I pinned my hopes on Signal Protocol being the newer, better XMPP and, again, while it's been successful in underpinning Signal Messenger, Facebook Messenger and WhatsApp, it still hasn't broken the vertical silos/walled gardens of commercial interest. Google's "generous" offer of RCS at least brought some federation across operators, but totally missed the boat on being properly secured and end-to-end encrypted. Something to which operators and governments are still rabidly allergic.

    Messaging platforms definitely seem to have a generational clique brand aspect to them, i.e. there are the hot, hip and happening ones and the ones your parents or work/college/institution use. None of those make it easy to have work/life/social splits with the same interface. And people rush where the latest emojis, stickers and such are, cf. the swing onto Telegram and TikTok. I'm sure there's little reason the latter cannot use stock, standard back end protocols, besides the walled garden. In the new cloudy world, perhaps what we need is messaging-as-a-service so anyone can spin up their own, add their own special sauce interface bits to the client, but at least have common, at least technically interoperable back ends. We have the protocols.

    1. Anonymous Coward
      Anonymous Coward

      Re: An Aternal Quest?

      > For a while XMPP was aiming for it, but it lost itself in a pick'n'mix assortment of options/add-ons/extensions.

      You will never guess what the "X" in XMPP stands for!

      1. Anonymous Coward
        Anonymous Coward

        Re: An Aternal Quest?

        XMPP has many diverse use cases and different extensions cater to them. You can think of it as a common base over which many different application-specific miniprotocols are built.

        For common use cases, compliance suites are published regularly as XEPs (such as XEP-0423) which establish a common baseline. There is also an open source tester to go with it: https://compliance.conversations.im/.

        One advantage of the extension model is functionality is pretty well encapsulated, making it quite enjoyable to develop XMPP based solutions (which I have done).

  5. aks Bronze badge

    I assume the mobile service providers would only be interested if they can charge separately for RCS, as they do with MMS.

    If it's simply counted as data and efficient, the existing apps such as Telegram, Signal, WhatsApp etc could use it as a common layer in the way XML was touted as being the solution to business data exchange.

  6. amanfromMars 1 Silver badge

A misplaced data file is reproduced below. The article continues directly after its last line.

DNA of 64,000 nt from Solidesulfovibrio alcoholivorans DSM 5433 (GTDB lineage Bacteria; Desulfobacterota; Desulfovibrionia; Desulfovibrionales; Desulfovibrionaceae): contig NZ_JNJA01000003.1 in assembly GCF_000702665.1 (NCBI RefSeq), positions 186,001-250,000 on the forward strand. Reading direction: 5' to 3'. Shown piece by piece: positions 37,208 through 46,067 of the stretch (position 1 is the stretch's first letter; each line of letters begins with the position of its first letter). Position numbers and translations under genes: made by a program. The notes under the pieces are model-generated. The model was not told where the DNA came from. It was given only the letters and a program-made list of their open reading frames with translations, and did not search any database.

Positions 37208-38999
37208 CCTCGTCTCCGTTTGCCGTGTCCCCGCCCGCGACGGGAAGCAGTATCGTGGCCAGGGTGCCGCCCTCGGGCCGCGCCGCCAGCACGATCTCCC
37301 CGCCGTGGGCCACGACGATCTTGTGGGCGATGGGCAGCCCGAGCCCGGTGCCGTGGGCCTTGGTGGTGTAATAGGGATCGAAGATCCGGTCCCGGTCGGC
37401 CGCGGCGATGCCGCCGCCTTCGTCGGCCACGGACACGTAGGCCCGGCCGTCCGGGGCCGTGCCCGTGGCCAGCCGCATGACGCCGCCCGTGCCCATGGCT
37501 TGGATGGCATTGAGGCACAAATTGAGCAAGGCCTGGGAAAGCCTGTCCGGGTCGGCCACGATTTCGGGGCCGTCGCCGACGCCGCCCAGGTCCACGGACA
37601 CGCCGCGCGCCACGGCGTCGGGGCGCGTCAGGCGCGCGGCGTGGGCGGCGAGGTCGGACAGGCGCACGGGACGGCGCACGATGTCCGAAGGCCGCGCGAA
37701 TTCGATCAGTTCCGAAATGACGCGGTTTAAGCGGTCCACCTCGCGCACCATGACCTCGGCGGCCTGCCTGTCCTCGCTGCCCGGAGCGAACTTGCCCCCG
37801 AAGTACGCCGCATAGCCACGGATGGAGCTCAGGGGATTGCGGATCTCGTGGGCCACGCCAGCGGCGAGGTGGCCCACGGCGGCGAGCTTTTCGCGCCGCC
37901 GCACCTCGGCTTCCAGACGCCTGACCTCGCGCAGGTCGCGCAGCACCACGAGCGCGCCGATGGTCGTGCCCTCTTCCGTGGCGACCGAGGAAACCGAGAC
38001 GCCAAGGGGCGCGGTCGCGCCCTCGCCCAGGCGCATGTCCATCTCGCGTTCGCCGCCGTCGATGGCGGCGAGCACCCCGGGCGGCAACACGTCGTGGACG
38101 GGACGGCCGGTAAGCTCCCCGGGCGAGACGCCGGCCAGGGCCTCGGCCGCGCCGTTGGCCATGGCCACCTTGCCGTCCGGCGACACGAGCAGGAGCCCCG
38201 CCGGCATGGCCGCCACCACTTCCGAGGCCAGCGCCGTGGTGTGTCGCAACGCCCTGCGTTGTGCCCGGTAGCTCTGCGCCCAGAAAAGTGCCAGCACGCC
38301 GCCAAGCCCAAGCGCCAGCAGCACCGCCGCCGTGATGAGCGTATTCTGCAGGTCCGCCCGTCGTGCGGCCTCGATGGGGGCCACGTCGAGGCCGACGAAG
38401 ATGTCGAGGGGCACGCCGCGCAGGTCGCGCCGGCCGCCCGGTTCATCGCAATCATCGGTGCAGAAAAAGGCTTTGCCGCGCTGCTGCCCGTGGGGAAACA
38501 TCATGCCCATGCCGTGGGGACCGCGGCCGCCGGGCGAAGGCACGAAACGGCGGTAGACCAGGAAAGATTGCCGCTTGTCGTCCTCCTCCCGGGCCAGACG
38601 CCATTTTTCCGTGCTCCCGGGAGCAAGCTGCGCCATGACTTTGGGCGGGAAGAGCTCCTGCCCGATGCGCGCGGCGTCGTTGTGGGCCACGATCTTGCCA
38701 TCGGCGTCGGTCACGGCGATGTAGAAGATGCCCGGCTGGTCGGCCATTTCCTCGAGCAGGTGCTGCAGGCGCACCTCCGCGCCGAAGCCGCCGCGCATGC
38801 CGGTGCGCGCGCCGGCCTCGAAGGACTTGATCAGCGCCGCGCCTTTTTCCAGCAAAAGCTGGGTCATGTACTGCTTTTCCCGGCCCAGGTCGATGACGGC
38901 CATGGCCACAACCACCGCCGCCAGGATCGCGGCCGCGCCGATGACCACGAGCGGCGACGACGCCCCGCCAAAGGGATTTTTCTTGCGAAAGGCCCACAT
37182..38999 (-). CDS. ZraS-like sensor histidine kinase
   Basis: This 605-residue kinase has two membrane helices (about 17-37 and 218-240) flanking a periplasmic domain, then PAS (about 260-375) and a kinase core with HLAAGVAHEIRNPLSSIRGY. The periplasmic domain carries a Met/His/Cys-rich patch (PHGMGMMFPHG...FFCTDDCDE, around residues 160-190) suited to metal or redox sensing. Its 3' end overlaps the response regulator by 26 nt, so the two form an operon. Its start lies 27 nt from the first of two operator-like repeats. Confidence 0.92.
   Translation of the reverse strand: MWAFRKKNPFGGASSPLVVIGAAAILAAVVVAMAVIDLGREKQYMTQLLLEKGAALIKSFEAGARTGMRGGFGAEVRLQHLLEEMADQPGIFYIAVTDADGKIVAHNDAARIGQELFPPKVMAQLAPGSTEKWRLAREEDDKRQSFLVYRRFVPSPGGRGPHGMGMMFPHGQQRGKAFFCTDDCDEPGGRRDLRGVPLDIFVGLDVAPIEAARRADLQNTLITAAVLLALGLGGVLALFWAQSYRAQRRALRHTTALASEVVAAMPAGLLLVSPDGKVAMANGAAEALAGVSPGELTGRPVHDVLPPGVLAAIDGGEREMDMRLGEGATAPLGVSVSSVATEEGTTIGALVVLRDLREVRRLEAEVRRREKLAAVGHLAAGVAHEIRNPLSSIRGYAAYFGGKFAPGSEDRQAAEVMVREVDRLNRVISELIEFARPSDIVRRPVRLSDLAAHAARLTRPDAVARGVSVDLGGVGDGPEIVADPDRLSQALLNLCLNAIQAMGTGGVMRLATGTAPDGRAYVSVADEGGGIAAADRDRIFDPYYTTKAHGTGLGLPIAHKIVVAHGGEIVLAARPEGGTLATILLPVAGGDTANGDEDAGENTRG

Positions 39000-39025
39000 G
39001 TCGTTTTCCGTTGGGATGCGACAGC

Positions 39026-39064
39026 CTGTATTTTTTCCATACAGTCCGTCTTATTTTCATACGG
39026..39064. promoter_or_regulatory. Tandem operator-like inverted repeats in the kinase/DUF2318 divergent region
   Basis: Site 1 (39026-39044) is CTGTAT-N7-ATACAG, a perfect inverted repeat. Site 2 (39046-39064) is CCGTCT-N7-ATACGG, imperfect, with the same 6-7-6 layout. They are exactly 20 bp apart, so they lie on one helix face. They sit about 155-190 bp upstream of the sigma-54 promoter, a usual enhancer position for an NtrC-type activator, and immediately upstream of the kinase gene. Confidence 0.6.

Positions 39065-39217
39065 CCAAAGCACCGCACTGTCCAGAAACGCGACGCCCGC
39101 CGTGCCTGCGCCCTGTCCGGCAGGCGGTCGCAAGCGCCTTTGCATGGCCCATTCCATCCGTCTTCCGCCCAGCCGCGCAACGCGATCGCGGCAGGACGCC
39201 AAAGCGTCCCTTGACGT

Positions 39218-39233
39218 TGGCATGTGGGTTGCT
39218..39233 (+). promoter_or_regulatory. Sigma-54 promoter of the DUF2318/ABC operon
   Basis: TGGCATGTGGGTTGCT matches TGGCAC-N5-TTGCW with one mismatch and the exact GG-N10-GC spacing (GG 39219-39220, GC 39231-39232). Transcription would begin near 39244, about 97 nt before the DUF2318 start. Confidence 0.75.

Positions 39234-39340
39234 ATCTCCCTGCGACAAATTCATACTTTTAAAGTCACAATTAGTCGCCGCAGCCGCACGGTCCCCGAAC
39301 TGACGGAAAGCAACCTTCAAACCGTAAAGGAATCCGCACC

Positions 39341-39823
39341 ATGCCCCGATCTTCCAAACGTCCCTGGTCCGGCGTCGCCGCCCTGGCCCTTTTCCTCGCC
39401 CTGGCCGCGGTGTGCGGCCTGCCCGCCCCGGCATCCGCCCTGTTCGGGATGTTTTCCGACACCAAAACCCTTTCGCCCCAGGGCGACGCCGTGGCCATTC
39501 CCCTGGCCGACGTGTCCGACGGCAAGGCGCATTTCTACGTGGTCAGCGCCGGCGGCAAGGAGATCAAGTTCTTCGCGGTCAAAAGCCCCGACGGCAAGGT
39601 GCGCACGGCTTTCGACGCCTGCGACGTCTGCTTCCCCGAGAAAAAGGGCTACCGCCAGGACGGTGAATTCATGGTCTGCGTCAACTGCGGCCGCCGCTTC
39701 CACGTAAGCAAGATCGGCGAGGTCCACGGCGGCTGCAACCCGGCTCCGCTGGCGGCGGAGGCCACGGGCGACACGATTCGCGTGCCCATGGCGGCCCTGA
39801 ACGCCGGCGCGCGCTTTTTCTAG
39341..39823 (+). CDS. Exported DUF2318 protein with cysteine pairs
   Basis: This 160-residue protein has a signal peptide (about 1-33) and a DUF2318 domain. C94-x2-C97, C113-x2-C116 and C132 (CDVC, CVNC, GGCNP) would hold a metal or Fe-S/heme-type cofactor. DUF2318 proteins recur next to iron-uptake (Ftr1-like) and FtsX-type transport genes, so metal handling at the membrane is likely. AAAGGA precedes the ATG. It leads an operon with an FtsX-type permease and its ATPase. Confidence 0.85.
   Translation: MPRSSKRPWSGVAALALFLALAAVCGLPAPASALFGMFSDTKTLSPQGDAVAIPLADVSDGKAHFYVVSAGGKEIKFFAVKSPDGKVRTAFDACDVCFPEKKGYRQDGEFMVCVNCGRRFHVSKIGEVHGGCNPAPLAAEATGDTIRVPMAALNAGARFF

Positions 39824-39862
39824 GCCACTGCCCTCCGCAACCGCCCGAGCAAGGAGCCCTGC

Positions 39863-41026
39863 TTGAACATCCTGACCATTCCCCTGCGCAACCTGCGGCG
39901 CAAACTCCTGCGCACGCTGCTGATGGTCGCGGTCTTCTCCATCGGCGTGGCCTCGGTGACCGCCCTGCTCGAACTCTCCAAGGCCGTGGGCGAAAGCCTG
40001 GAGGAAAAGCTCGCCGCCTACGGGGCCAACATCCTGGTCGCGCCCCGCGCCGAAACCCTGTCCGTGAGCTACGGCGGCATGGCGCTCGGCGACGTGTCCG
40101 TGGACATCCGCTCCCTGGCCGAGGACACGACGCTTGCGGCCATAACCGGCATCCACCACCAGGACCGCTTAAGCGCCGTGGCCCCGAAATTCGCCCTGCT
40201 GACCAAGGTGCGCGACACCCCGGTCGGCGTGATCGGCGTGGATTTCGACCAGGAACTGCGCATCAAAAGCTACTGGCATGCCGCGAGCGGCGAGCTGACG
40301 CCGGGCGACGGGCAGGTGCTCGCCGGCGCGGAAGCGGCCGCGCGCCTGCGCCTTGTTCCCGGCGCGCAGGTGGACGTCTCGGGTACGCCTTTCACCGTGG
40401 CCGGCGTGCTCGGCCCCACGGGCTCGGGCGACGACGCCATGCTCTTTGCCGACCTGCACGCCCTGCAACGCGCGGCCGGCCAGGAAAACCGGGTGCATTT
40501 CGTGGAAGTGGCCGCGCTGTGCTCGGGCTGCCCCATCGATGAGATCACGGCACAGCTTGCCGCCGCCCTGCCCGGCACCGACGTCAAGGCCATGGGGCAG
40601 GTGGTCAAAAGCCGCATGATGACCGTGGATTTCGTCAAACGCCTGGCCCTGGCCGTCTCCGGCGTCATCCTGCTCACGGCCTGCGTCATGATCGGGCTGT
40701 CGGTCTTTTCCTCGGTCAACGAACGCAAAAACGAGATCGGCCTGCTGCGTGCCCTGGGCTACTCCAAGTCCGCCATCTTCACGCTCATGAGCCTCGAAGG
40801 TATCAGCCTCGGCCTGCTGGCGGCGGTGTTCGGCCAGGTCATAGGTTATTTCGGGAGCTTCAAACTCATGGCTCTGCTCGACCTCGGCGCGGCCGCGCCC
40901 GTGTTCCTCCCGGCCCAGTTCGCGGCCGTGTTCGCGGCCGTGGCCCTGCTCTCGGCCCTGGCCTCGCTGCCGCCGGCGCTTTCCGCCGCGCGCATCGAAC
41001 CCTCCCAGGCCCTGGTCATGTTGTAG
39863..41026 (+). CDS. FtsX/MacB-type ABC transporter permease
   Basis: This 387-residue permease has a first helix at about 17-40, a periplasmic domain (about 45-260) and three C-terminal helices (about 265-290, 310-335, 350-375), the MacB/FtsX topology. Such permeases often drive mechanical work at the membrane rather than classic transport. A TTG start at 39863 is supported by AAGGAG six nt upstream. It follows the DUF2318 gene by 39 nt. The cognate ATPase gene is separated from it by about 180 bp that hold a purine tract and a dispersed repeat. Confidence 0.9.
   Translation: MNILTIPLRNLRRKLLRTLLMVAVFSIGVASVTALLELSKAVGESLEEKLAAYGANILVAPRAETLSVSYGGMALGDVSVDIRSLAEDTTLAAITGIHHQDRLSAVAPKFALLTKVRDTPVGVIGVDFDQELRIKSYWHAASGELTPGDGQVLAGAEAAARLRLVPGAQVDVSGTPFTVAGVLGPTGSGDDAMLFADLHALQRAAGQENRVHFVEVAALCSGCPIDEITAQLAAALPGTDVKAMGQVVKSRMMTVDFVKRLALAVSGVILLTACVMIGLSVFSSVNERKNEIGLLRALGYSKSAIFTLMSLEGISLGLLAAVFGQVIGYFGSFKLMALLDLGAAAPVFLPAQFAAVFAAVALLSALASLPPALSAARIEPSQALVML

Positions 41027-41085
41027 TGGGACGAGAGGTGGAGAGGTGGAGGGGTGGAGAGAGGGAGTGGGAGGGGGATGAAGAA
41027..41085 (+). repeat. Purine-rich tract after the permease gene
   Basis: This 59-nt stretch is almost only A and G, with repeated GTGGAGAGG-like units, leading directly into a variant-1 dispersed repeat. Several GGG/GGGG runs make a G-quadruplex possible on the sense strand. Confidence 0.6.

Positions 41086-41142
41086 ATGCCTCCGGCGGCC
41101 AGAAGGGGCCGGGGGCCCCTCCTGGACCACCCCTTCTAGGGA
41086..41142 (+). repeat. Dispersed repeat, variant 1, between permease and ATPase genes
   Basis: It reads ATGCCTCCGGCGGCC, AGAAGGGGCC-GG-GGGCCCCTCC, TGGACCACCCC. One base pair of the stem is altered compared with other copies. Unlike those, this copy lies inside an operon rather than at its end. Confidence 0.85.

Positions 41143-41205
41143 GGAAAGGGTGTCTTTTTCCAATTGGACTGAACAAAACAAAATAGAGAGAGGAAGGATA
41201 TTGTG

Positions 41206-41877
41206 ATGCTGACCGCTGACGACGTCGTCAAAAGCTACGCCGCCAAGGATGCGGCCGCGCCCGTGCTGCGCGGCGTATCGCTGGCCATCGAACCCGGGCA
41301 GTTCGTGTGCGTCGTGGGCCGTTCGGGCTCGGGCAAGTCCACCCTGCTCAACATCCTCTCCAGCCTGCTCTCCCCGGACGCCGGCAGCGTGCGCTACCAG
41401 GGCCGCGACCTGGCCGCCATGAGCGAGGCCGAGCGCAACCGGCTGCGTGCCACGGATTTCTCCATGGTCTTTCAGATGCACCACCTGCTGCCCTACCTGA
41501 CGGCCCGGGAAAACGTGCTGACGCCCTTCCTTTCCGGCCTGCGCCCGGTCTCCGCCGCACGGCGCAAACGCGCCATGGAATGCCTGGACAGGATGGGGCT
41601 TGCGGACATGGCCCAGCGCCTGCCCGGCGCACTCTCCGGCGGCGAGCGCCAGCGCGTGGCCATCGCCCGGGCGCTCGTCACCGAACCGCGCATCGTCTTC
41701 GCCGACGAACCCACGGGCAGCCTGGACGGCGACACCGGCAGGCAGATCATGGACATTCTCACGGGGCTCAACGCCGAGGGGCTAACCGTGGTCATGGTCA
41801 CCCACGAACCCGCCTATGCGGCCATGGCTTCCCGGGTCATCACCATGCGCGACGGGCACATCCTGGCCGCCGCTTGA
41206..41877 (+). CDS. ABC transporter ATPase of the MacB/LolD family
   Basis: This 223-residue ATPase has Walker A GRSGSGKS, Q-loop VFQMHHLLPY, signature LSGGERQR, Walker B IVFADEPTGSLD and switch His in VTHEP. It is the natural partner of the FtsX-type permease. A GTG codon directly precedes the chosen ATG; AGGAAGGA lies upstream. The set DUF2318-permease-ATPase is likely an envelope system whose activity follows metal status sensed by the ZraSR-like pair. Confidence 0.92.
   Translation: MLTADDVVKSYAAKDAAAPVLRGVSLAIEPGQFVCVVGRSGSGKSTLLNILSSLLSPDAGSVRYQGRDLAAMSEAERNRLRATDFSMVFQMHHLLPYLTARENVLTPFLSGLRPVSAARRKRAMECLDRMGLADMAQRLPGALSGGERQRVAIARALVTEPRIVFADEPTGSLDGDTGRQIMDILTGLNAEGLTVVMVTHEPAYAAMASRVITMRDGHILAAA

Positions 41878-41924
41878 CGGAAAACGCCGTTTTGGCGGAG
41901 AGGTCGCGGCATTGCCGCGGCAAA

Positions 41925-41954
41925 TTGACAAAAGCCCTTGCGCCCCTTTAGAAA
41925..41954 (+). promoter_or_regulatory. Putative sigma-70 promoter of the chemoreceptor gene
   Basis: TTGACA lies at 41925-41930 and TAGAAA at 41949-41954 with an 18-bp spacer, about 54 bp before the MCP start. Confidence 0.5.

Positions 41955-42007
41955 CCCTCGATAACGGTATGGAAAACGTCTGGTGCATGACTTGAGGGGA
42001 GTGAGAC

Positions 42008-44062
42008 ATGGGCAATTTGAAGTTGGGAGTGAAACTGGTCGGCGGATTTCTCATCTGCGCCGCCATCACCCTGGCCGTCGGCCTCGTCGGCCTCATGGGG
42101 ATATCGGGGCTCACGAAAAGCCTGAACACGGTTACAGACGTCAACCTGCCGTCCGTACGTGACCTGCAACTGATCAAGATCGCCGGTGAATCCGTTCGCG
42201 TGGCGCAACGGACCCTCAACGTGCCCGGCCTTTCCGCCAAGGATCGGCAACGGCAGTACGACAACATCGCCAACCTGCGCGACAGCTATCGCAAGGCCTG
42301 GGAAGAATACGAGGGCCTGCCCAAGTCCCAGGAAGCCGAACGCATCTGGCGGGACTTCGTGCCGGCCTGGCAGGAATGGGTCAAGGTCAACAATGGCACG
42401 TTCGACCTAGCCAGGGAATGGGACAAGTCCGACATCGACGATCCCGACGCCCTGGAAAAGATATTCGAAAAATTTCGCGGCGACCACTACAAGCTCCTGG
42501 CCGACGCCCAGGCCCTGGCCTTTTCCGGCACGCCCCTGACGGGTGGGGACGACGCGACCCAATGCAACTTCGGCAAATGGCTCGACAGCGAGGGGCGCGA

Re: Human Capital Stock Markets

    and other fun stuff, like read receipts.

    You mean like what governments don't issue .... which is recognised both implicitly and explicitly by certain auteurs as there being no reason not to proceed?

    That is a Huge Vulnerability in Governments Easily Exploited for Beta Employment and Enjoyment in Virtual Engagement of Human Resources and Global Assets by A.N.Others.

  7. smoked_2na

    SMS=( Free ), RCS=( Pay )

    I am on Google Fi and rarely turn on cellular data. The trusty SMS system which is free and works fits my needs. If they turn on RCS and don't charge for it's data usage, then I'm in, else I'm out.

    1. reggjoo

      Re: SMS=( Free ), RCS=( Pay )

      No, no charge. End to end encryption is in a dogfood version now, and will be the next update. T-Mobile partnered with them ( in the last week) and RCS protocol runs on their servers now. No special app needed. Samsung messages , on tmobile, runs right now.

      1. Mellipop
        FAIL

        Re: SMS=( Free ), RCS=( Pay )

        there is a single protocol.

        It's called the internet. And it enables a rich and diverse OTT market.

        don't you think that the mobile network operators have already lost?

        They have spent far too long plotting to stop the inevitable. Trying to maximise their investment in their stupid Mobile Networ Architectures.

        That is Internet and edge processing.

  8. Anonymous Coward
    Anonymous Coward

    I want RCS

    I just made an account to say I don't use any of those other services. WhatsApp and Facebook messenger? What? Those are both owned by FB. Wechat huh?

    I desperately want RCS.

  9. AJ MacLeod

    There may be many things said against it, but something like this IS desperately needed. The reason SMS has been such a success is that for decades every mobile device has supported it. You don't need to create an account, download an app, or buy a certain overpriced brand of phone - it's just there, and you know that essentially anyone with a mobile number can receive it.

    Like it or not, RCS has come closer than anything else so far to achieving this, and there definitely appears to be some gain in momentum recently. Apple supporting RCS would be the next biggest step, IMO... I'd hope that they could look at Blackberry and see the future for iMessage.